Civil evidence – Human rights – Disclosure – Documents
(1) Financial Services Authority (2) Elisabeth Connell (3) Patricia Senra (appellants) v (1) AMRO International SA (2) Creon Management SA (respondents) and Goodman Jones LLP (interested party): CA (Civ Div) (Sir Anthony May (President QB), Lords Justice Stanley Burnton, Jackson): 24 February 2010
The appellant Financial Services Authority appealed against a decision ( EWHC 2242 (Admin)) quashing the appointment of investigators and the issue of notices to compel the production of documents.
The US Securities and Exchange Commission had instituted proceedings in the US district court for the southern district of New York alleging fraudulent and manipulative trading in the shares of a US company. The evidence in those proceedings identified the respondent companies (X and C) as having been engaged in concealed dealing in the company’s shares during the relevant period. Pursuant to a multilateral memorandum of understanding concerning the exchange of information, the commission sent a letter of request to the FSA seeking the FSA’s assistance in obtaining the production of documents from a London-based accounting firm (G) which acted for X and C. The FSA appointed investigators under section 169 of the Financial Services and Markets Act 2000 and the investigators issued notices to G pursuant to section 171 and/or 172 to produce the documents and information described in the commission’s request. The documents sought related to, among other things, the ownership of X and C and the source of their funds, and included correspondence and banking records. On the respondents’ application for judicial review, the judge quashed the decision of the FSA to appoint the investigators, and quashed the notices on X’s undertaking to instruct G to produce certain classes of documents to the FSA, far narrower in extent than those sought by the investigators. The FSA submitted that the judge had erred in imposing on the FSA a duty in effect to verify the information provided by the commission and the commission’s need for the documents it sought; he had wrongly considered that the production of the documents sought had to be ‘necessary or expedient’ for the purposes of the investigation; he had wrongly limited the scope of any lawful requirement to documents relating to the facts pleaded in the New York proceedings. The respondents contended that the FSA had wrongly acceded to the commission’s request when the latter had failed to comply with the relevant memorandums of understanding; the investigators’ request was too vague and wide to satisfy the statutory requirement for ‘documents of a specified description’.
Held: (1) There was nothing in the statute that required the FSA to second-guess a foreign regulator as to its own laws and procedures, or as to the genuineness or validity of its requirement for information or documents. The FSA was not bound to comply with the commission’s request. The FSA had to, and did, consider the request when deciding whether to exercise its discretion under section 169 by the exercise of its investigative powers. It was clear that the FSA decided to exercise its investigative power having considered the matters listed in section 169(4). The FSA was not required to satisfy itself of the correctness of what it was being asked to investigate or the basis upon which the investigation was asked for. There was no error of law or principle in the FSA’s decision to appoint the investigators. The appeal against the order quashing their appointment was allowed.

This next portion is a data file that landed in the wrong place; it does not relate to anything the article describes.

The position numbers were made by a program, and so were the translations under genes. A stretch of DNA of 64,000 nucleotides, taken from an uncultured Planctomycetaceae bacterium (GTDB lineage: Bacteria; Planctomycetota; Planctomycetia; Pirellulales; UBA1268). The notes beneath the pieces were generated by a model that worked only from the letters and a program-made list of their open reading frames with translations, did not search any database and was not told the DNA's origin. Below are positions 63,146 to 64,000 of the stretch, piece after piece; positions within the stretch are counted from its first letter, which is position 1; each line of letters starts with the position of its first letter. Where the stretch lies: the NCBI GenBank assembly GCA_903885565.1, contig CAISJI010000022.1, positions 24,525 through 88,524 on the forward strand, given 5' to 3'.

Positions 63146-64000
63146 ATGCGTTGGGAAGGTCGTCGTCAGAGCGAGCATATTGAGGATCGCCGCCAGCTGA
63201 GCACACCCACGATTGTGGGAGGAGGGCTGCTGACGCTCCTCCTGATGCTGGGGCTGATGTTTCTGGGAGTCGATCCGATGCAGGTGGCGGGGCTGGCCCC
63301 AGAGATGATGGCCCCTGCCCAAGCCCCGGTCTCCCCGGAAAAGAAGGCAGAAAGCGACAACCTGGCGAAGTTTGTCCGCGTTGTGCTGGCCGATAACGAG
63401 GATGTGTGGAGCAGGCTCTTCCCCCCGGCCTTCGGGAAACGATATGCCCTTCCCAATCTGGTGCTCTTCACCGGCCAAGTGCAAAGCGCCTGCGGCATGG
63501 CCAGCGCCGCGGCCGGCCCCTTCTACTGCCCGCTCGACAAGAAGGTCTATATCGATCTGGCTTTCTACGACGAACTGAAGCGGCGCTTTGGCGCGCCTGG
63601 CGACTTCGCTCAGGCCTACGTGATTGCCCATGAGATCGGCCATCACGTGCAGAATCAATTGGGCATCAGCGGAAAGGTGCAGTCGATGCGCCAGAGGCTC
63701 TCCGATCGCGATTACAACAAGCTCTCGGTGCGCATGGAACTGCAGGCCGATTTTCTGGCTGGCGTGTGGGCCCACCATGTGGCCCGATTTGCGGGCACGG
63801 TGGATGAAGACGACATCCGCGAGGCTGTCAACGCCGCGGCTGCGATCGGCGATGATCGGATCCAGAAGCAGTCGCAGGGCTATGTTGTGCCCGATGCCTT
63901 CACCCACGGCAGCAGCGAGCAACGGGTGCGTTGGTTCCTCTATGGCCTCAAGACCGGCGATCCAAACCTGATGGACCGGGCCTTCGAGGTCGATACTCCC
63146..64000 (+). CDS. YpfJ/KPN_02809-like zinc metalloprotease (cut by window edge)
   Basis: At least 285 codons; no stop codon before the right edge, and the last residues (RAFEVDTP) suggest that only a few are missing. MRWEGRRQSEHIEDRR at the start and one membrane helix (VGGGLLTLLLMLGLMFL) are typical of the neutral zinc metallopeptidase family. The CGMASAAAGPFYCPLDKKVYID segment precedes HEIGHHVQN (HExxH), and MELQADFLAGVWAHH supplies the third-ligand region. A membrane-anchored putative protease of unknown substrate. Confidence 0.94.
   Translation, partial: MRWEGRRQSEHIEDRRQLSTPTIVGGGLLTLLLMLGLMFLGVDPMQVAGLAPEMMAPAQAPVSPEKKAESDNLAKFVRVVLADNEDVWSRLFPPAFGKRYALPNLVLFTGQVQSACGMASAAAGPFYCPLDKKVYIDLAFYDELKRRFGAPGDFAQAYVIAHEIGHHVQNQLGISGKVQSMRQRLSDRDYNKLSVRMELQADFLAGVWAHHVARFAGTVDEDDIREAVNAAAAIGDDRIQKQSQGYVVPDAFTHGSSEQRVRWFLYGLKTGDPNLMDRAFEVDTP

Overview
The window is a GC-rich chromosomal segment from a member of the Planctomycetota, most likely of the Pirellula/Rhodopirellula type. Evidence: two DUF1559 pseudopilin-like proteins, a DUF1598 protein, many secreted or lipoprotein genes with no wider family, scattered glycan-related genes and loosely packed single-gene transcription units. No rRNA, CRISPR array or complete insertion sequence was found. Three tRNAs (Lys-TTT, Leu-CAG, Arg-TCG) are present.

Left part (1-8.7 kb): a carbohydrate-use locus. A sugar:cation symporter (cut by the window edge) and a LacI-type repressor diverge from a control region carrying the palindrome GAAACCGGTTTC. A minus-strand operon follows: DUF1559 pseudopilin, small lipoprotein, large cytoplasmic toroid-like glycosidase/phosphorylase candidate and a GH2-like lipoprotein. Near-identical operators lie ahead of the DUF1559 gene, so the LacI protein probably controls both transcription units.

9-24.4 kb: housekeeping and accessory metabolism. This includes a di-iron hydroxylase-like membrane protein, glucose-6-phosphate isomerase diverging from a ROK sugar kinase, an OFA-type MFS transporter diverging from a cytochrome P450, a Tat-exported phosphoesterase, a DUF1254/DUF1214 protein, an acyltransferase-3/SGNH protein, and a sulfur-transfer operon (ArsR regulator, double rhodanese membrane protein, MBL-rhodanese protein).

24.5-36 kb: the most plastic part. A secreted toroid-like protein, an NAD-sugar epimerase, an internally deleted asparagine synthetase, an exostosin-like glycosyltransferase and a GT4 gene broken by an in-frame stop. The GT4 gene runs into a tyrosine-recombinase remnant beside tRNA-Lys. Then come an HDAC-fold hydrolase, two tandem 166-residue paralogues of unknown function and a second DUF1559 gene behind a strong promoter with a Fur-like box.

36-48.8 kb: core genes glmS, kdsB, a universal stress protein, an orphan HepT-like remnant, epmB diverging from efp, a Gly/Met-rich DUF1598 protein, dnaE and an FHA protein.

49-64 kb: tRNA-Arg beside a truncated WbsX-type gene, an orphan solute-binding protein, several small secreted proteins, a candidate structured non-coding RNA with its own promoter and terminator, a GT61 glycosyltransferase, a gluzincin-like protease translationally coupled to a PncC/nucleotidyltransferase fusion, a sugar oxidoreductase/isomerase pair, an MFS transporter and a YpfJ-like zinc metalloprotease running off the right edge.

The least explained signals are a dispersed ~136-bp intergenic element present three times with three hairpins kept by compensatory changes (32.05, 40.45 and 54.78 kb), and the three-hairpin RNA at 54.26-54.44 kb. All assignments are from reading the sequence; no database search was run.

(2) The requirements to be satisfied by the FSA and its investigators when deciding whether to act in support of an overseas regulator were those contained in the statute, and not elsewhere. It followed that it was immaterial whether the commission’s request complied with the memorandums of understanding.
(3) When investigators were appointed under section 169, the FSA was not subject to the requirement to give notice in section 170(2).
(4) The investigators were appointed not to obtain documents admissible in the New York proceedings, or relevant to issues already pleaded in those proceedings, but to assist the commission with its ongoing civil action. The commission stated that the documents it sought would be helpful to it in that action, and gave sensible reasons for that statement. That was sufficient for the FSA. The judge wrongly approached the case as if the FSA had sought disclosure of documents in domestic litigation. The FSA was exercising an investigatory power, not a power of discovery, and it was not limited to requiring documents relating to the allegations then pleaded in the New York proceedings.
(5) The judge erred in applying the ‘necessary or expedient’ test. That was the test to be applied under section 172(2). The test to be applied in respect of the production of documents under section 171(2) was whether the investigator reasonably considered production to be relevant to the purposes of the investigation. That was a relatively low hurdle and that requirement was satisfied in the instant case. The consideration that the documents sought were confidential could not justify departing from the words of the statute. Proportionality was relevant because article 8 of the European Convention on Human Rights 1950 might be engaged. The requirement of proportionality was satisfied in the instant case.
(6) The investigators did require production of documents of a specified description, Tajik Aluminium Plant v Hydro Aluminium AS  EWCA Civ 1218,  1 WLR 767 considered.
Dinah Rose QC, Andrew George (instructed by in-house solicitor) for the appellants; Charles Flint QC (instructed by Mishcon de Reya) for the respondents; no appearance or representation for the interested party.